Enter the Negrotarians
From Wrapped in Rainbows by Valerie Boyd. Copyright © 2003
by Valerie Boyd. Reprinted with permission of Scribner, an imprint of Simon &
Schuster, Inc., NY. (Available for purchase on Amazon.Com.)
By all accounts, Zora Neale Hurston possessed a quality that enabled
her to walk into a roomful of strangers and, a few minutes and a few
stories later, leave them so completely charmed and so utterly impressed
that they sometimes found themselves offering to help her in any way
they could. Among those she thus impressed at the May 1, 1925, Opportunity magazine
awards dinner were
three people who had the power to help her immensely: Barnard College
founder Annie Nathan Meyer, popular author Fannie Hurst, and novelist
and man-about-town Carl Van Vechten. All three would become major
champions of Hurston's talent and instrumental forces in the development
of her career.
Zora soon coined a term for people like them—influential whites who
supported the New Negro movement and who took an interest in black life
itself. Because their philanthropic interests had a distinct racial
angle, they were not merely humanitarians, in Zora's view. Instead, she
called them "Negrotarians."
Zora caught the attention of this particular trio of Negrotarians
with little conscious guile, simply by being herself. What they saw
of her at the Opportunity dinner convinced them that she was a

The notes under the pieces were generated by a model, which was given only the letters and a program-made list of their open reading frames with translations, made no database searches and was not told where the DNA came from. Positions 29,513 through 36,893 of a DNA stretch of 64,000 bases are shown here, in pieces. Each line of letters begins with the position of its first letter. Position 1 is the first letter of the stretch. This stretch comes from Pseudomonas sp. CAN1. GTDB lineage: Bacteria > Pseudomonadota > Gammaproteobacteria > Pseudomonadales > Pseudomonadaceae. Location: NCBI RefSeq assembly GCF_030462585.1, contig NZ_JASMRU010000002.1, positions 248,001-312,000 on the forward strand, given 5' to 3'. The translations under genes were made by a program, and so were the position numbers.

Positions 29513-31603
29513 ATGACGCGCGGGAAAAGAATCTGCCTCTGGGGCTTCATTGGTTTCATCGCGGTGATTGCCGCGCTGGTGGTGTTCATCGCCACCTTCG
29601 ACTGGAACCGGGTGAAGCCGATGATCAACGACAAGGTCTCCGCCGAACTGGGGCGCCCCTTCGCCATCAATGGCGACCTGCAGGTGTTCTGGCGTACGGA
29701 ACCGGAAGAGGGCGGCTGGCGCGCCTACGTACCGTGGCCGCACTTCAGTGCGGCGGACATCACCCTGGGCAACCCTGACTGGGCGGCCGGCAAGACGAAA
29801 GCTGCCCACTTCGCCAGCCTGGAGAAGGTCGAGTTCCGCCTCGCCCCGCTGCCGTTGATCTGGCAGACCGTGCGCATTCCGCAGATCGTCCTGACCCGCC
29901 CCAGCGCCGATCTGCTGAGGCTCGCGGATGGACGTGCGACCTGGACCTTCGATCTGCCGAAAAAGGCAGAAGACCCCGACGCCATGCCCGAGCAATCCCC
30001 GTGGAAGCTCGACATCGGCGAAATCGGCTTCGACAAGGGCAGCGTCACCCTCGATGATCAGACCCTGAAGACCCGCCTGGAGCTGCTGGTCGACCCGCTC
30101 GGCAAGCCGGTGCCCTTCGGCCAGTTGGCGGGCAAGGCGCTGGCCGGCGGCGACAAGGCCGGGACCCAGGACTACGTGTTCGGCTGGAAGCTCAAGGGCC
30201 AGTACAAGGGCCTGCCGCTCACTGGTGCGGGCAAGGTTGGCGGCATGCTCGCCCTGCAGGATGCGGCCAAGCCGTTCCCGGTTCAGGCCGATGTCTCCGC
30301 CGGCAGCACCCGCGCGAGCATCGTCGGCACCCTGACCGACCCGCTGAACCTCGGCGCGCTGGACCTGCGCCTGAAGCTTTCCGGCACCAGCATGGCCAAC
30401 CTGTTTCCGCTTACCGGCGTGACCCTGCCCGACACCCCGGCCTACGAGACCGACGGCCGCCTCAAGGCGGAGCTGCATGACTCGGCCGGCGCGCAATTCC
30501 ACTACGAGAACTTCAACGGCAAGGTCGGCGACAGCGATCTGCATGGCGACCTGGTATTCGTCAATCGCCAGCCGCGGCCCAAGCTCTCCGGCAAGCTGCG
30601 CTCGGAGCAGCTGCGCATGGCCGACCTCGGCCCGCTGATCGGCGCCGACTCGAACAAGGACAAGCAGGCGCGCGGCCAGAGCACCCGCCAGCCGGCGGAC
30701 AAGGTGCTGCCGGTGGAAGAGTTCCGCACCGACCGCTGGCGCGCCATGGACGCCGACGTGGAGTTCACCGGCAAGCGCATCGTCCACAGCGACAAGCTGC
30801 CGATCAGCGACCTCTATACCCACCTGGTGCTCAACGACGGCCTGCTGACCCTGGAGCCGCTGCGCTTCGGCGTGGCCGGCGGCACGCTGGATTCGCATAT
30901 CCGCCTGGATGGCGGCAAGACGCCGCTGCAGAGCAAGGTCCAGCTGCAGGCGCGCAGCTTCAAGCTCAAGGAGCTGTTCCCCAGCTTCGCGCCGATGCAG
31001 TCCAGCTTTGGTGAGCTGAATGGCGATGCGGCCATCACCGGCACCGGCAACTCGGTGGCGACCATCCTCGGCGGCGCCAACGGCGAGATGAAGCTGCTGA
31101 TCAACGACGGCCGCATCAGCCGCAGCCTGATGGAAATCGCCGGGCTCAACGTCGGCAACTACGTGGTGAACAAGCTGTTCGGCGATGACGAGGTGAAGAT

brilliant young woman, luminous with intellectual and artistic promise.
Within months, Zora had become a regular at Carl Van Vechten's frequent
interracial parties, and he had declared her "one of the most amusing
people" he'd ever met. His friend Fannie Hurst concurred. Zora had "the
gift," she once said, "of walking into hearts."'
Annie Nathan Meyer's response to Zora's "gift" was swift and
sensible: She approached her after the awards dinner and offered her a
slot at Barnard, an independent women's college affiliated with Columbia
Meyer had played a critical role in the founding of Barnard in 1889.
Years before, as a Columbia University student, she had been
disappointed to learn that the collegiate coursework offered to women
was not as rigorous as the standard education for male students.
Infuriated by this inequity, she had resolved to create an entire
college for women in New York City. Within a few years, she had
personally obtained much of the funding for the school through donations
from her husband, Dr. Alfred Meyer, and from the likes of John D.
Once Barnard was on firm footing, Meyer established her own career as
a writer and soon became one of several Jewish philanthropists who
offered a generous flow of cash to black organizations and causes.
Others of this ilk included Urban League backer Julius Rosenwald (chief
stockholder in Sears, Roebuck & Company), as well as Amy, Joel, and
Arthur Spingarn, who provided years of financial support to the NAACP.
These Jewish Negrotarians were not just curious about black life or
intrigued by what some might have considered an exotic culture; rather,
they were committed to black uplift, and their philanthropy was
effusive. Commented one observer: "Being of use to the Negro was
becoming virtually a specialty of the second most abused Americans of
the early twentieth century."
By 1925, when she met Zora, Annie Nathan Meyer was a well-ensconced
Barnard trustee who felt it was time for the college to become a bit
more colorful. And Zora Hurston seemed to have gumption and genius in
equal measure—the perfect combination, Meyer believed, for crossing
Barnard's color barrier.